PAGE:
The pre-eminent annual amateur rowing event in the world of sport, the Henley Regatta began as a tourist attraction in 1839. The event immediately drew a large following, including the patronage of the British monarchy, which grants the use of the name ‘Henley Royal’, by which it is known today. For more than 160 years, single rowers have taken the mark between the logs on a narrow stretch of the Thames River for a head-to-head pull in elimination heats. Local and international crews of four and of eight face off as well in the week-long tournament each summer.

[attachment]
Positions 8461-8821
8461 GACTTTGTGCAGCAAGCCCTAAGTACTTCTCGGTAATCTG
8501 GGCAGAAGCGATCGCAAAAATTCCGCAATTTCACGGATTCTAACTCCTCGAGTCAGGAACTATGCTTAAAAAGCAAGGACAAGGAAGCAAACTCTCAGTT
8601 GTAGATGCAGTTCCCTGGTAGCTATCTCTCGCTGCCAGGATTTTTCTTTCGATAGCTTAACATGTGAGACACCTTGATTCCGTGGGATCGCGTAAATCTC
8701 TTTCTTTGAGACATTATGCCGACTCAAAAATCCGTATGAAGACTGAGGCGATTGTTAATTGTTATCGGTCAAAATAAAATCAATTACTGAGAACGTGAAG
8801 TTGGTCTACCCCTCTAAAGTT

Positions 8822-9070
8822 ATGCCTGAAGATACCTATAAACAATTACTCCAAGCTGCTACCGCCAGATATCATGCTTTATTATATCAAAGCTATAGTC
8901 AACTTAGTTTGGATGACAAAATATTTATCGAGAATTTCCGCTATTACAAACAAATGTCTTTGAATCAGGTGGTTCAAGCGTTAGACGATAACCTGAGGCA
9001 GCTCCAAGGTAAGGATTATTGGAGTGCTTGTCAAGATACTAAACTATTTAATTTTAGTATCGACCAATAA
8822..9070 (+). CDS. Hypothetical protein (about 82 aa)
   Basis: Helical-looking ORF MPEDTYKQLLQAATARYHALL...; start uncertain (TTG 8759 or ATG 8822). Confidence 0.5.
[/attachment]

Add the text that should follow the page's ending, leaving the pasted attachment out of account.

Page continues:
Splendidly flourished with a strong sense of the well-organized chaos facing such a large sporting event, the artist Maze succeeds in capturing the multi-faceted layers of the British upper-classes as competitors and audience. Judges positioned in the observation tower are the only ones elevated above the royal box and tented areas on the green English sod. Racers maneuver on a waterway full of spectators taking turns at oars as well. There is even a punt-driven boat porting two parasol holding women, harkening back to the first regattas, which were races between the Venetian gondoliers.
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